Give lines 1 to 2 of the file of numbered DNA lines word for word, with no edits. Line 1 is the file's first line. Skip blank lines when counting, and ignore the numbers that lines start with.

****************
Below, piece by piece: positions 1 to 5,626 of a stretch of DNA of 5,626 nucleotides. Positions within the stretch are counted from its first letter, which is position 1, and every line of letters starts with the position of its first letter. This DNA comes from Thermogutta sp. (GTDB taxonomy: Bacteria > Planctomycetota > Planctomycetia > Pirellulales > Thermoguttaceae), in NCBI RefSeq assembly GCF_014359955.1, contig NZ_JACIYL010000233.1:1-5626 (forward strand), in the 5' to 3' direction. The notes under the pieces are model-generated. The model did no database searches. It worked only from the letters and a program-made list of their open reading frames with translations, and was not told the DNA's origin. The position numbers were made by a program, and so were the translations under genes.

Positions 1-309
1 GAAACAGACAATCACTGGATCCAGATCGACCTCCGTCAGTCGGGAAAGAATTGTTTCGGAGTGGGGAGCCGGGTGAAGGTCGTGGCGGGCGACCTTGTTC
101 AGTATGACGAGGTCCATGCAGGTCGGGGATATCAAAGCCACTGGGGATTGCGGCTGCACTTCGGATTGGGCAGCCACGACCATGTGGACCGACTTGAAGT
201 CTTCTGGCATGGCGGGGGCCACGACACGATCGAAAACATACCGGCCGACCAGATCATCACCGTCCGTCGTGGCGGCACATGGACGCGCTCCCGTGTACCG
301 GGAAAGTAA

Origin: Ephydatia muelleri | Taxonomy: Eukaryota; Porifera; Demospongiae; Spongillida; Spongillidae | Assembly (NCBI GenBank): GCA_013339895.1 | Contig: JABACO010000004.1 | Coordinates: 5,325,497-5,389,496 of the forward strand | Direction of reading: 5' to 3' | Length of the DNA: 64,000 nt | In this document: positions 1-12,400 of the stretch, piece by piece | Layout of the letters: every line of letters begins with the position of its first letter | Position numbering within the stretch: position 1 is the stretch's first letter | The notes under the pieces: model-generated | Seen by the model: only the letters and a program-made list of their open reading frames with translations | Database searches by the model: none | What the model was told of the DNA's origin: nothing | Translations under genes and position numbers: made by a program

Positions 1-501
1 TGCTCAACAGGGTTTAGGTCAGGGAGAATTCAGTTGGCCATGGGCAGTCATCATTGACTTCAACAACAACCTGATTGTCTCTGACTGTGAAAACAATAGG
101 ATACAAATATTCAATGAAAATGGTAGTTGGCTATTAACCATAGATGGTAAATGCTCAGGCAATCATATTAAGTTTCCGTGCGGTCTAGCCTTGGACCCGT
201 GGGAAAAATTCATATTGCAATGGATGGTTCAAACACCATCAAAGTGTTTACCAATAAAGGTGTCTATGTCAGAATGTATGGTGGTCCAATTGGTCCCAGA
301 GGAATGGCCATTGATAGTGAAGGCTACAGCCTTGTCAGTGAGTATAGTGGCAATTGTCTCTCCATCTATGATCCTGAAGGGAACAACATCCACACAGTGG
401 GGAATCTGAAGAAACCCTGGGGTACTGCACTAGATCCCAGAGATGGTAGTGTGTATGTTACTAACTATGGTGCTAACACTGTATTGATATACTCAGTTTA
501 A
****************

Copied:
Below, piece by piece: positions 1 to 5,626 of a stretch of DNA of 5,626 nucleotides. Positions within the stretch are counted from its first letter, which is position 1, and every line of letters starts with the position of its first letter. This DNA comes from Thermogutta sp. (GTDB taxonomy: Bacteria > Planctomycetota > Planctomycetia > Pirellulales > Thermoguttaceae), in NCBI RefSeq assembly GCF_014359955.1, contig NZ_JACIYL010000233.1:1-5626 (forward strand), in the 5' to 3' direction. The notes under the pieces are model-generated. The model did no database searches. It worked only from the letters and a program-made list of their open reading frames with translations, and was not told the DNA's origin. The position numbers were made by a program, and so were the translations under genes.

Positions 1-309